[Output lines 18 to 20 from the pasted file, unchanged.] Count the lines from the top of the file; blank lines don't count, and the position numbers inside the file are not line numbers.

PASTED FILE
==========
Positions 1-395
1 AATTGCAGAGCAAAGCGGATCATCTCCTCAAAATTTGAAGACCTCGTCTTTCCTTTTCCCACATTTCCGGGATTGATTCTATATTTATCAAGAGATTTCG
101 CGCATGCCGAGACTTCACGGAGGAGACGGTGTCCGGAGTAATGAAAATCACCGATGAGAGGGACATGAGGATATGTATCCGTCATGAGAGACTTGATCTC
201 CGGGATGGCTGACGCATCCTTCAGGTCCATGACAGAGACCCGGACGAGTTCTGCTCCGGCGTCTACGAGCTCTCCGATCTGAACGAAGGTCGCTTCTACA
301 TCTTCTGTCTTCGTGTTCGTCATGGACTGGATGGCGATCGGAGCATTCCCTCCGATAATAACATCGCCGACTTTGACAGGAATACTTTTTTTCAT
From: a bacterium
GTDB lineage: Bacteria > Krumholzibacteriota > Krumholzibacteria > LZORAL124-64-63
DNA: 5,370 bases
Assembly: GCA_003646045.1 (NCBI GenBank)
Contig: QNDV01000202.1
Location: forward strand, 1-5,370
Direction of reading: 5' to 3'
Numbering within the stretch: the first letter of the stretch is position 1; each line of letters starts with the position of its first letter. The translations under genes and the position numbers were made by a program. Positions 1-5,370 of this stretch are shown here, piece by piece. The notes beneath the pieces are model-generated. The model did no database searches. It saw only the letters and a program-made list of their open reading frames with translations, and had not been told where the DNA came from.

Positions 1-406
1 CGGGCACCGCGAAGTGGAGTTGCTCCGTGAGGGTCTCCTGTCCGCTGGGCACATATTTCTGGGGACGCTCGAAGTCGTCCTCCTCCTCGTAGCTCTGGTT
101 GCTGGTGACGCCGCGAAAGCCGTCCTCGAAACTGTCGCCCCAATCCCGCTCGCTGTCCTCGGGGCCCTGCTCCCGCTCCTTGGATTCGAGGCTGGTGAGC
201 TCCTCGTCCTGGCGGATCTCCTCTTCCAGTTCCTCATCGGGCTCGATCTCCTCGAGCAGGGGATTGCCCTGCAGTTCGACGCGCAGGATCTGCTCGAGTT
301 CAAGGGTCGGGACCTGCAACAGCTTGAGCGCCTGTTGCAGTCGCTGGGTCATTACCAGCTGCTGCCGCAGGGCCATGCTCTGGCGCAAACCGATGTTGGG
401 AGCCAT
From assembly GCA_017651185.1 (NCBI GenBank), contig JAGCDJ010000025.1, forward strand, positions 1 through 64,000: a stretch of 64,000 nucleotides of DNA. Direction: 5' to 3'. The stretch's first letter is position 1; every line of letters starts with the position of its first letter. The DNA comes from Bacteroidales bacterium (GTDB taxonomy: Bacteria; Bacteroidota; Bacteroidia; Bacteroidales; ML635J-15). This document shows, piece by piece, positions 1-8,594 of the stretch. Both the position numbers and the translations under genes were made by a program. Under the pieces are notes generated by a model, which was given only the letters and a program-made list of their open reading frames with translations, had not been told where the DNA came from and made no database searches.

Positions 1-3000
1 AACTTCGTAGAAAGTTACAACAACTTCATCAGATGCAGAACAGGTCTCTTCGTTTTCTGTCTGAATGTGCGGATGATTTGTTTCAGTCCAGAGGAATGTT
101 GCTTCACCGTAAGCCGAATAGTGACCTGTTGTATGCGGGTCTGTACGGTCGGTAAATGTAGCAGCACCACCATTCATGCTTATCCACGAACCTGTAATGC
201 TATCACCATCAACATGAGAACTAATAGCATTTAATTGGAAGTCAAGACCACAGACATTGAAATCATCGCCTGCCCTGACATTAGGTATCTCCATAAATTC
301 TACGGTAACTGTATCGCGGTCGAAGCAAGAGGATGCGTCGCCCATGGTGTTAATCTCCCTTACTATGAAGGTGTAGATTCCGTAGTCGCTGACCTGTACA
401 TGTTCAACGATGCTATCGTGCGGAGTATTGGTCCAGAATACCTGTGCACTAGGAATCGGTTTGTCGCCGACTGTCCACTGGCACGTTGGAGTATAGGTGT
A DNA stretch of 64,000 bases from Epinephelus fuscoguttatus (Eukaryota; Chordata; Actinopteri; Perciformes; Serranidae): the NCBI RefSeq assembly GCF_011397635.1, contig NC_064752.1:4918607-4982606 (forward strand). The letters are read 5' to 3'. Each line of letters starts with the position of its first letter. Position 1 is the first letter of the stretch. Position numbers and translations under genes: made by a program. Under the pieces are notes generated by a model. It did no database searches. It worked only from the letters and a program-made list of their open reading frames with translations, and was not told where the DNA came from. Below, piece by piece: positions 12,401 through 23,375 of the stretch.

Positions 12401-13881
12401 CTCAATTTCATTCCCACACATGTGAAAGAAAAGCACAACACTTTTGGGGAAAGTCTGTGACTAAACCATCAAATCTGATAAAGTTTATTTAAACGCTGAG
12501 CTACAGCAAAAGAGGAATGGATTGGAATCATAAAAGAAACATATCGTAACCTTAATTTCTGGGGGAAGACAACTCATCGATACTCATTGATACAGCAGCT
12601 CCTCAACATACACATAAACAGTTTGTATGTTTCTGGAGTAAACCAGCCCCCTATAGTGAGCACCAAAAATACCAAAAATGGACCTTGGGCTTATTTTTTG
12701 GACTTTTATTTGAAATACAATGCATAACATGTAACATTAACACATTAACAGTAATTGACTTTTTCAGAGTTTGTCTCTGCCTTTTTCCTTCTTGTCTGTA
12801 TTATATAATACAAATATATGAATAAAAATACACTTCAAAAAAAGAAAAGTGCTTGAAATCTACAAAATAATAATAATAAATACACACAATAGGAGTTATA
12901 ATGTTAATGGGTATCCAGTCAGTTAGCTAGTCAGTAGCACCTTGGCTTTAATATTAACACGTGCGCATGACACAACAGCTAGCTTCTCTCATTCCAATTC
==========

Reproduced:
301 CAAGGGTCGGGACCTGCAACAGCTTGAGCGCCTGTTGCAGTCGCTGGGTCATTACCAGCTGCTGCCGCAGGGCCATGCTCTGGCGCAAACCGATGTTGGG
401 AGCCAT
From assembly GCA_017651185.1 (NCBI GenBank), contig JAGCDJ010000025.1, forward strand, positions 1 through 64,000: a stretch of 64,000 nucleotides of DNA. Direction: 5' to 3'. The stretch's first letter is position 1; every line of letters starts with the position of its first letter. The DNA comes from Bacteroidales bacterium (GTDB taxonomy: Bacteria; Bacteroidota; Bacteroidia; Bacteroidales; ML635J-15). This document shows, piece by piece, positions 1-8,594 of the stretch. Both the position numbers and the translations under genes were made by a program. Under the pieces are notes generated by a model, which was given only the letters and a program-made list of their open reading frames with translations, had not been told where the DNA came from and made no database searches.